So what can you do? The most important thing you can do is rebel against them in the way you think! If you still think the way They want you to think and believe in the “system” and that politicians are basically good people who care about what’s best for you or your country, and that you can change things through “voting” and “elections,” you’re still playing Their game. And if you’re playing Their game, you’re going to lose because they’ve set it up so that the house wins every time.
No, the real voting is how you spend your time and money—how you direct your dollars and thoughts. Every time you buy one of their gadgets—gadgets invented to make them money and you stupid—They win. Every time you watch Big Brother, The Real World, or other “reality” TV shows, the only thing you’ve done is shown that you don’t understand reality.
They’ve turned us into TV junkies, addicted to sports, soap operas, dancing shows, Pawn Stars, and other mind-numbing “programming.”
I’m not saying a person can’t have any fun, but according to statistics, the average American spends five hours a day watching TV, an hour a day on Facebook, and another hour or two randomly surfing the internet. They’re filling your head with useless drivel, and you’re letting Them!
Fight back! Don’t let them turn your brains into marshmallows! Don’t be a programmed consumer. Don’t be like those who have to go out and get the latest “smart” phone or gaming system the day it comes out, even though the ones they have work just fine. Don’t be like those who as soon as they see a commercial for chicken nuggets at Burger King for $1.49, they go ten times in two weeks and eat chicken nuggets like well programmed consumer robots.
Corporations put all kinds of time and effort into programming you, even funding psychological studies to find the best ways to sell you their products. A certain combination of colors or the image of a laughing baby may trigger a deep-seated subconscious emotion that makes you want this or that item. They’ll give you something for free (something usually worth pennies) if you only spend $35 or $50 first. Believe it or not, this stuff works! Quite well, actually—on the uneducated sucker!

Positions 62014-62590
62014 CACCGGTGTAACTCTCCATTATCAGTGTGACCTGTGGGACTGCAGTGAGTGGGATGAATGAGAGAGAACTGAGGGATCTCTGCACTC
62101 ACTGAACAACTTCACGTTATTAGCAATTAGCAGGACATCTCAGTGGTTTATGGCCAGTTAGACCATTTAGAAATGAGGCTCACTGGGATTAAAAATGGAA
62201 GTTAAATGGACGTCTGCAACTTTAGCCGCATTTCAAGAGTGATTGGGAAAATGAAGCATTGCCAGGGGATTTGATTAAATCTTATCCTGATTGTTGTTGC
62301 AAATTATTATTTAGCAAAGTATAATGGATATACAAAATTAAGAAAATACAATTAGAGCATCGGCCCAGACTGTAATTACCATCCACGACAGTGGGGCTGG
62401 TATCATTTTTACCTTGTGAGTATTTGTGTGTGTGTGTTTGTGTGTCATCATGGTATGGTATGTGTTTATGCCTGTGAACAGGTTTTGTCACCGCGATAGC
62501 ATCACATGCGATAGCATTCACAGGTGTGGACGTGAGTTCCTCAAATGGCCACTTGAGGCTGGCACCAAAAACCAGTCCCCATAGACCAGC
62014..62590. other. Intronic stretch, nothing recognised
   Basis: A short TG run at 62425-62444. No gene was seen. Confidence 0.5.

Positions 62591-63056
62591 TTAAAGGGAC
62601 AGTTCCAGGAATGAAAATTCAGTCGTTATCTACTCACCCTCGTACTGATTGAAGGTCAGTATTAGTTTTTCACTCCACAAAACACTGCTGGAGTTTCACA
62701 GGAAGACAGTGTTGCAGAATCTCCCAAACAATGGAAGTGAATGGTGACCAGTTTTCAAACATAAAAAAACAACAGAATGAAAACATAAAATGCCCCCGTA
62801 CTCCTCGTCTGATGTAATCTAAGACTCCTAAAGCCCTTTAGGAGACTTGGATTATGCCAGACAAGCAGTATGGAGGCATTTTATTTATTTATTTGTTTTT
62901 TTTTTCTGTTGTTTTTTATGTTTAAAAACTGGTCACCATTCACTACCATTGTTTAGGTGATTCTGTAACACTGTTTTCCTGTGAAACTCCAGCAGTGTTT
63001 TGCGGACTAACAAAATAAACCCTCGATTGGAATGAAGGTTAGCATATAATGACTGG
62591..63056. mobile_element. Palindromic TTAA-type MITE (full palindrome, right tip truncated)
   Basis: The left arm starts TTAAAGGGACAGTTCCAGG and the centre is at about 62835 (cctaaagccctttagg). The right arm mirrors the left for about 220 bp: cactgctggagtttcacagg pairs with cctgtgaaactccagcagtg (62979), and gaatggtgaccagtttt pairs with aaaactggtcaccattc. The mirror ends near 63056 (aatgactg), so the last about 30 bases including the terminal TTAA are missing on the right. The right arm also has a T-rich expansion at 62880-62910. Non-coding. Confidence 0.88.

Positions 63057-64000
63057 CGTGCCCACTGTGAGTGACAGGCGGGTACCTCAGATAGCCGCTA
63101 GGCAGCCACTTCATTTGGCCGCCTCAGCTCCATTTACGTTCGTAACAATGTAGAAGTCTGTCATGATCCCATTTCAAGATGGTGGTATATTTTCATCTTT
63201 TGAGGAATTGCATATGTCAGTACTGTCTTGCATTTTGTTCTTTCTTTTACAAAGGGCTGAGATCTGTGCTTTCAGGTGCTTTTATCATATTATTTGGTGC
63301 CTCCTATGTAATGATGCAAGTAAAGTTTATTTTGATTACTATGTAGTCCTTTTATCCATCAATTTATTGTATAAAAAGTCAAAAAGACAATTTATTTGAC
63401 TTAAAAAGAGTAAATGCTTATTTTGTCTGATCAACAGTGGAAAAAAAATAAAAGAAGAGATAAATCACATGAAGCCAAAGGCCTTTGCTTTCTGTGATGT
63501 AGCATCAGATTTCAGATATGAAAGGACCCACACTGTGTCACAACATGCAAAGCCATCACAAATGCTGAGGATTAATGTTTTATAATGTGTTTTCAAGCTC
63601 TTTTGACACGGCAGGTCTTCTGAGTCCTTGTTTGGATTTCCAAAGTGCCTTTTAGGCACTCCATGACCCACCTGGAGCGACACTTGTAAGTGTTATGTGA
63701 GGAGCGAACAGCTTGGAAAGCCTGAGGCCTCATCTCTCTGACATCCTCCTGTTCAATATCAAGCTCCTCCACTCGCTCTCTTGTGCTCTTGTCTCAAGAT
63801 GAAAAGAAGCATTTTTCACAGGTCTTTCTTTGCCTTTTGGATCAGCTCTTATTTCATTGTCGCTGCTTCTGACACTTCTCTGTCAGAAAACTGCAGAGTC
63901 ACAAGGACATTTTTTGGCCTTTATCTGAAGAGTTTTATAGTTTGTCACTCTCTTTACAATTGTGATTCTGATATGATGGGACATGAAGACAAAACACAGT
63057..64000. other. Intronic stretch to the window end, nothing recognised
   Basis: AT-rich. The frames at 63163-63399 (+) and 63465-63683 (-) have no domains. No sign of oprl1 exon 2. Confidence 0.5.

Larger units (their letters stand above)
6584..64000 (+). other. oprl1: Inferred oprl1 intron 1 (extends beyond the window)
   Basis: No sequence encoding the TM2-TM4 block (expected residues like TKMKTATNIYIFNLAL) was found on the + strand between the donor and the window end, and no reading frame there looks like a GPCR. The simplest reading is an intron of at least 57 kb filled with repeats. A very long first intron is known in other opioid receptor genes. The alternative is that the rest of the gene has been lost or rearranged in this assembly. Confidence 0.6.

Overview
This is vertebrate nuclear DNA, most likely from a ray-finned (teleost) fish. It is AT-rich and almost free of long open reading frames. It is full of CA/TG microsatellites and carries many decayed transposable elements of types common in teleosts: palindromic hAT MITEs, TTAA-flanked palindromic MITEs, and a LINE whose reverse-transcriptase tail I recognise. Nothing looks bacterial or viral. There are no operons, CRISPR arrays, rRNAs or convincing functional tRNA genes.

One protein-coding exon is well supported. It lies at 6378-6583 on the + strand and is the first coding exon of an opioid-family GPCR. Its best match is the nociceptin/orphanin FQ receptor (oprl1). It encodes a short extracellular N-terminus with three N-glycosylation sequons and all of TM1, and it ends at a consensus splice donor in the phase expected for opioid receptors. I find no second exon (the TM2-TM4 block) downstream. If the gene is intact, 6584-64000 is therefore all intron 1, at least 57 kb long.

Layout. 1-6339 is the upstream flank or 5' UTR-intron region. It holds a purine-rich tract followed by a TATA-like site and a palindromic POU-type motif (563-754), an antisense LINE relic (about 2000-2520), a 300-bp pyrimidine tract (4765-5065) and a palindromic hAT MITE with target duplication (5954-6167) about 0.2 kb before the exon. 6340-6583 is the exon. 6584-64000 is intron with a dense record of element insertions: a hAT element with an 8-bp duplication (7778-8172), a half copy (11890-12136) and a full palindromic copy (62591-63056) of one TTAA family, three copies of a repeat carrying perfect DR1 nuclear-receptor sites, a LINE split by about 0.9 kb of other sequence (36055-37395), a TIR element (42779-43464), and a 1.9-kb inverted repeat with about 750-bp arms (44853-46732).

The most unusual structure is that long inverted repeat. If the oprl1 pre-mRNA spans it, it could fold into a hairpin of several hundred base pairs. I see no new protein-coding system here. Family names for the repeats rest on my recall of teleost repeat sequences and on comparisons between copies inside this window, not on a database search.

Be responsible. Save your hard earned money. Here’s a simple rule or guideline to live by: If you can’t afford something, don’t buy it! Save up for it instead. Look at the people you know who don’t have any money or are in debt—they spend more than they earn, right? They buy everything they want, whether they can afford it or not.
Sometimes you need things, I understand. Your microwave blows up or you get a flat tire; try to have some money put away for such occasions. That’s part of being responsible and being an adult.
How about the sports package on your TV or numerous subscriptions to magazine or internet sites … these are nice, but do you need them? Can you afford them?
Pets are expensive, and so are children, smoking, drinking, and gambling. Get your priorities straight. Figure out what you can and can’t afford, and live accordingly.